The Whisky Shop hand-selected this single malt Scotch whisky. The 50ppm peated barley used to create Loch Lomond Cask #18/550-12 was distilled in a straight neck still with a wide cut (low collection strength) in March 2003.
The second maturity of 18 months in a 1st Fill Tawny Port Hogshead followed the initial maturation of just over 11 years in refill American oak.
Only 315 bottles were filled, with a natural cask strength of 53.1% abv, and they were bottled in February 2020.
Appearance: Copper gold. A substantial swirl mark and quick-forming medium legs form when agitated. After a while, large teardrops sink slowly down the glass.
Nose: A decent ABV wave. Lovely sweet smokey aromas emerge first, liked meat being smoked over cherry wood. Earthy notes of bark and wet forest floor, together with pine freshness merge together. There are some dark fruits and berry aromas, but they’re subdued at first by the smoke. As the glass matures and I become acclimatised to the peat, the fruity dark notes do come through more, maybe rum and raisin ice cream and definitely cherry. There’s a malty and slight citrus element to this whisky too.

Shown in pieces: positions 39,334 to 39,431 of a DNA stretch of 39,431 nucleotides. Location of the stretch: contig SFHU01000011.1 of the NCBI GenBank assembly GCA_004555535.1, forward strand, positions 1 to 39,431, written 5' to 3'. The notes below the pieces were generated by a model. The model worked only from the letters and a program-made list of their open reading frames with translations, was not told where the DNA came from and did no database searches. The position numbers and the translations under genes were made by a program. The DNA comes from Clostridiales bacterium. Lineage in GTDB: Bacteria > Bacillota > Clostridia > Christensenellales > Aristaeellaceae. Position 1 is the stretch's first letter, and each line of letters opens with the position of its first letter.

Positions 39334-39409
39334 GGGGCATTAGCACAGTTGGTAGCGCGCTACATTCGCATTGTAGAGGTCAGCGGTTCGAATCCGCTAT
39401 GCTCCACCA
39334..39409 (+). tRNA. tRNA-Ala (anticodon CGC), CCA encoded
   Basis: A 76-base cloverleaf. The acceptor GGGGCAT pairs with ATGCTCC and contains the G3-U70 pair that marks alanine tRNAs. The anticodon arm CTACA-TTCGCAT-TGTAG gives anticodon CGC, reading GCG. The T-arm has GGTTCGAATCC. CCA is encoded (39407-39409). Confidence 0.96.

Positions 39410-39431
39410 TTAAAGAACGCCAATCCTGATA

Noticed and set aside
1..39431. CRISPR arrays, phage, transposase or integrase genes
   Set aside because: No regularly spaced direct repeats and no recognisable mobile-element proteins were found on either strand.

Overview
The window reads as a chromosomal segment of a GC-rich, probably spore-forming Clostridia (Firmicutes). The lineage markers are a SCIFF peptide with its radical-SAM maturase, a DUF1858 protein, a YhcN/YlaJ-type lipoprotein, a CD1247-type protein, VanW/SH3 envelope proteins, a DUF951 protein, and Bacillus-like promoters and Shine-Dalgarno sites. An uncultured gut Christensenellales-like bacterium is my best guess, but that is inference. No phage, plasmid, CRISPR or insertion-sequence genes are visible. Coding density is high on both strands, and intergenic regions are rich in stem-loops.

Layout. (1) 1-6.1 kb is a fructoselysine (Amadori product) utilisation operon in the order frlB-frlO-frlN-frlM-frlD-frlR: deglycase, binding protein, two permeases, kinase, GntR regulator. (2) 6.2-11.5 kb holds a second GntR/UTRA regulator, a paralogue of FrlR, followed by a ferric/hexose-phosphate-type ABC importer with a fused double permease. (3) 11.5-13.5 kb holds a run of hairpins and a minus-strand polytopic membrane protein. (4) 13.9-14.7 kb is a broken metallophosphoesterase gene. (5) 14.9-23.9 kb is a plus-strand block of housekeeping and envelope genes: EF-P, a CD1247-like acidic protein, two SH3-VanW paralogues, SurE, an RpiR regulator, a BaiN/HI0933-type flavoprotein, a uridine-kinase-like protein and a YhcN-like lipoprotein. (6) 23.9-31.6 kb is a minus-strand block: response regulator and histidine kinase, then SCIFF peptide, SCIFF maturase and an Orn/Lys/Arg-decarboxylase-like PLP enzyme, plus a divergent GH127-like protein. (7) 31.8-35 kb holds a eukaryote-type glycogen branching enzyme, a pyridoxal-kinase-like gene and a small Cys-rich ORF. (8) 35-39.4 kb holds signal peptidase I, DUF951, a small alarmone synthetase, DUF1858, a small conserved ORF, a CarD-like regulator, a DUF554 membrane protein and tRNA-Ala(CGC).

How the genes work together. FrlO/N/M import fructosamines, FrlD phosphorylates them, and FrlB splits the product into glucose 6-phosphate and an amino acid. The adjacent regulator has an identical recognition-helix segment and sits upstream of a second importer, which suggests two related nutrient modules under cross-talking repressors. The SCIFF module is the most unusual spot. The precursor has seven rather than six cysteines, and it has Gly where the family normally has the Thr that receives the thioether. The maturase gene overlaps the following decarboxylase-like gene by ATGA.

Palate: A nice smooth mouth feel, not hugely viscous but not thin either. Initially spicy with menthol coolness and some wood notes. Grape juice, Sodastream lemonade concentrate and possibly tropical fruit bubble up next. At this stage, I’m unsure about whether I agree with the palate.
It’s a palate unlike anything I’ve tried before, it’s almost like kid’s medicine that’s disguised with one fruit flavour or another, but you can still taste the not-so-nice flavours underneath.
As with many whiskies, the more I drink the more friendly this becomes.
The last couple of sips of the sample I have were fruit concentrate bombs, which gives me hope that a full bottle would probably reveal the full potential of this whisky.
Finish: Medium to long. The menthol, lemonade and odd fruit flavour linger longest. There’s some heat, but not enough to warm the chest.
Overall: On paper, this sounds awesome, but I’m not convinced after sampling. It does have many redeeming qualities but the odd fruit medicinal note, in particular, isn’t to my taste.
I reckon I’d need a bottle to make a complete assessment given the fruit bomb final few sips, as these were sublime!? Only one other whisky has done the same thing – Lagavulin Distillers Edition, and I’ve craved that bottle ever since!